What is a Levi Poem?

A Levi Poem is a short work written by my six year old son on our way to his Monday morning tennis lesson.

 

Here you go:

 

When it’s a day that’s really hot

And you run a lot

You need water

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Another Sijo Poem

america16.png

See previous post for Sijo Poem guidelines.  Today’s Sijo is political in nature, in honor of this month’s Presidential nominating conventions.

Example:

Republicans take the stage now; the network cameras stare.

Democrats go next week; a quiet confidence will build.

But all is sound bite and fury…unless none of us takes the bait.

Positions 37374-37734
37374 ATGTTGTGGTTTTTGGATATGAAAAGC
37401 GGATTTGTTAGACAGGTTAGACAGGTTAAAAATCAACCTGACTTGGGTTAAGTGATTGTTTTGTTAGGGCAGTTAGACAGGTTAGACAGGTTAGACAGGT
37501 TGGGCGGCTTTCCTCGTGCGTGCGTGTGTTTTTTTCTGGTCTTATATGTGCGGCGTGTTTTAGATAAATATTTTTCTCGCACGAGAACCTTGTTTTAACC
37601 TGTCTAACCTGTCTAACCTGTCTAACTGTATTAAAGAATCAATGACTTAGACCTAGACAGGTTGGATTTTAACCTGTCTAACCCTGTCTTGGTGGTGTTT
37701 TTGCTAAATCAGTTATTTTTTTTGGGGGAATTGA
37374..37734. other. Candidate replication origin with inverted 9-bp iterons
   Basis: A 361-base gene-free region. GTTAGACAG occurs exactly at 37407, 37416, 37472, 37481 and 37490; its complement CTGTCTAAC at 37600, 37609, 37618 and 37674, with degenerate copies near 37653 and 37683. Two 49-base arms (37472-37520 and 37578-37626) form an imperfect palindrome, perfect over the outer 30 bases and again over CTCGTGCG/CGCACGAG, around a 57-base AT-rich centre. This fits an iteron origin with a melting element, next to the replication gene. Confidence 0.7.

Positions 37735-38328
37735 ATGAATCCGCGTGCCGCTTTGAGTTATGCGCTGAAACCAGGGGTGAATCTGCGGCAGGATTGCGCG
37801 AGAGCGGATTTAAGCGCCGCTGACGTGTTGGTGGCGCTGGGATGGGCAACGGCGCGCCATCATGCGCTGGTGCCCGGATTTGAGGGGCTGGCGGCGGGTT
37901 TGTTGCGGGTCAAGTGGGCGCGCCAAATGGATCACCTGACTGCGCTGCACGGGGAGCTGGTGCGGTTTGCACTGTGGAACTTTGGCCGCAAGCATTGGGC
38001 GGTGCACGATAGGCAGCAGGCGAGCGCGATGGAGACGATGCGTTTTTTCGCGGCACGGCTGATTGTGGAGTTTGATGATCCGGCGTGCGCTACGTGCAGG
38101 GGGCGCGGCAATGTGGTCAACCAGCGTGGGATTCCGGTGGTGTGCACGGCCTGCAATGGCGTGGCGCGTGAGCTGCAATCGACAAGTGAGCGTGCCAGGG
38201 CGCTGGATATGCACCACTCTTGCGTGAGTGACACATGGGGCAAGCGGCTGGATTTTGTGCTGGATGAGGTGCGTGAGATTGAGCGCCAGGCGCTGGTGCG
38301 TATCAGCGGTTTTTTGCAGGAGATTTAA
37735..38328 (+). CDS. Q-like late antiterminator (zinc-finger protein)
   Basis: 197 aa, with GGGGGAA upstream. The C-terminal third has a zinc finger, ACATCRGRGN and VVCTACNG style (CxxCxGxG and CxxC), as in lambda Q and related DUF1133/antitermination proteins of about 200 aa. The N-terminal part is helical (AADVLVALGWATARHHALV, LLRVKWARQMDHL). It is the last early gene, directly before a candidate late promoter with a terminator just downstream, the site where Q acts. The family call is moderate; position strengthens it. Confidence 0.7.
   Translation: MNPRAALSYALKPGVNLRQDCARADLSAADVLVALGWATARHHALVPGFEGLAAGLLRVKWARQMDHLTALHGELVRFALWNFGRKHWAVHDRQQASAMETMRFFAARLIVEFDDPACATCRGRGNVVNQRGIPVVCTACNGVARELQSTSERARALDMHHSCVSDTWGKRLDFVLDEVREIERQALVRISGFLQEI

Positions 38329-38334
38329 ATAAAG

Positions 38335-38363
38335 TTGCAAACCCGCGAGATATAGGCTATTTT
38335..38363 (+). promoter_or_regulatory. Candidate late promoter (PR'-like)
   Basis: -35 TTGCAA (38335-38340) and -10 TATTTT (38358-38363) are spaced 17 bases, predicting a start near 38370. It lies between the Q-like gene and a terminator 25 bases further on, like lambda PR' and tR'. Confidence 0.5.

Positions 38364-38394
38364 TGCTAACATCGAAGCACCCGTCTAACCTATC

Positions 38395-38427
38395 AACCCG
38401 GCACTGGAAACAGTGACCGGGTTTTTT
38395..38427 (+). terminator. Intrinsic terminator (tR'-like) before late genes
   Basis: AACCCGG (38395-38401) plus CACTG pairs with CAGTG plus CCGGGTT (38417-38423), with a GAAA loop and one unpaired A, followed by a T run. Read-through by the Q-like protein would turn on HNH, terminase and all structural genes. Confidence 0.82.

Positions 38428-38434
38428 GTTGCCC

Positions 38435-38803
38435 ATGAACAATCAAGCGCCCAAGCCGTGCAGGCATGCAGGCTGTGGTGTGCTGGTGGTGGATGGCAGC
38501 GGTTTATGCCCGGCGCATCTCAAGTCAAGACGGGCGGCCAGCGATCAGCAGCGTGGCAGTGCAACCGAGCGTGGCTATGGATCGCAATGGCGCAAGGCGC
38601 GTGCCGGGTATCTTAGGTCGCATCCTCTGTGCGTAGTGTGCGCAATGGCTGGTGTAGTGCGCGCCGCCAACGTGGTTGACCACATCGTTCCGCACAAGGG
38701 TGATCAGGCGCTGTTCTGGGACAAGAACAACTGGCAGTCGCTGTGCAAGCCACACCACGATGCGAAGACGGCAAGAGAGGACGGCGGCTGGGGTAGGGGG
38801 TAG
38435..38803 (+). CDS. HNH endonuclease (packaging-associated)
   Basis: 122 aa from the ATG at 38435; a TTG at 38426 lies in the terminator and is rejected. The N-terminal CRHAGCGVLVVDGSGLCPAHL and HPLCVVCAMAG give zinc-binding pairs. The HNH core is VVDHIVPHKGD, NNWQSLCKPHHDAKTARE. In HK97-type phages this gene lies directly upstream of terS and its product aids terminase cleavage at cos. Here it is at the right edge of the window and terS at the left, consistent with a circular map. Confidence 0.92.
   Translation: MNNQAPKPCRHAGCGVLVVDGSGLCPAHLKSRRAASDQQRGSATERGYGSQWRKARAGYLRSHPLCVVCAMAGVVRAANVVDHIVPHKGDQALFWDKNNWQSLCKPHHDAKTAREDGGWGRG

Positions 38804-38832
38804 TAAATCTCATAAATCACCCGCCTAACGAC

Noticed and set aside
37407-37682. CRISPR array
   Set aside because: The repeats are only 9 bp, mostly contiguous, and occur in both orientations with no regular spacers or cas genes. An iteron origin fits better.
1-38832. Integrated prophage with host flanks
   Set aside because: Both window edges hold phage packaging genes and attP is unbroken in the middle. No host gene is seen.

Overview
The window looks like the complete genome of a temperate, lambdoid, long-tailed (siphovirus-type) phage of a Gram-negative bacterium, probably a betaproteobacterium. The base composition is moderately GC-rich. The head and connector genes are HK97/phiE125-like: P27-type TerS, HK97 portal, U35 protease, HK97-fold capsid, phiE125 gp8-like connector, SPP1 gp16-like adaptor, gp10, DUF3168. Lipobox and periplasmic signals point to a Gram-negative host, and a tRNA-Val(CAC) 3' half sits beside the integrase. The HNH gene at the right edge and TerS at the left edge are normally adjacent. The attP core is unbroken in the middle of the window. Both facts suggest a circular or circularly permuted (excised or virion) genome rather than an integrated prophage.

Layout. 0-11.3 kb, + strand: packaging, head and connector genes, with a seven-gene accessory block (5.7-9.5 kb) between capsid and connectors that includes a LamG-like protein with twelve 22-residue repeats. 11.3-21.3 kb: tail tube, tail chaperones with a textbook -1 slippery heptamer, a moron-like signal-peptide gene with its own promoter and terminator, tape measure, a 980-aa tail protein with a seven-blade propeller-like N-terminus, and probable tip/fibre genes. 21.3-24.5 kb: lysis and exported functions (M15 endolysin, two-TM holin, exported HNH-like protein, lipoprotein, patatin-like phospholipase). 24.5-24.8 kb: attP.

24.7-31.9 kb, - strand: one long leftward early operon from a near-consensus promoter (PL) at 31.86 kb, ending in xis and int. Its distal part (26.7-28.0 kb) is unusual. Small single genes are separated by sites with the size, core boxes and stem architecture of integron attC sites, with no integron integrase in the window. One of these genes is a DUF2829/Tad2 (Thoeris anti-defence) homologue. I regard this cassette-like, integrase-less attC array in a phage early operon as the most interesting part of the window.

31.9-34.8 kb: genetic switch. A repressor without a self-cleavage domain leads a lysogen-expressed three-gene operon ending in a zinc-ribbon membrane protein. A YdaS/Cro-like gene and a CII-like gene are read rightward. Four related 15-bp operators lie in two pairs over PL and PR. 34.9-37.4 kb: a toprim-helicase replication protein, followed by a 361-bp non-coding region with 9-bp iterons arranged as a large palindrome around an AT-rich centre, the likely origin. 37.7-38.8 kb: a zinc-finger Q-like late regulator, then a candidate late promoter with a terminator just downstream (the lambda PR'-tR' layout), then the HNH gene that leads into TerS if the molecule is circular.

What is a Sijo Poem?

A Sijo Poem is a short Korean work with a relatively complicated setup.  There should be three lines.  The total number of syllables in the poem will be 44-46.  Additionally, each line should have a natural pause in the middle, with approximately 6-9 syllables in the first half and second half of that line.  Confused yet?  There’s more.  The first line should set up a problem.  The second line should further develop that problem.  The final line should resolve that issue in some way.  For such a little poem, there sure is a lot to keep track of.

 

Example: 

 

As Pokeballs run low, a church walk Pokestop is needed.

A Ratatat is near, a Magikarp flops in the rain.

Pass them both and power up; head riverside for the Squirtle.

What is a Didactic Poem?

writing

What is a Didactic Poem?

A Didactic Poem is one that specifically instructs the reader to do something.

 

Example:

 

Put pen to paper

And write

Of dreams and worries

Of gratefulness and gossip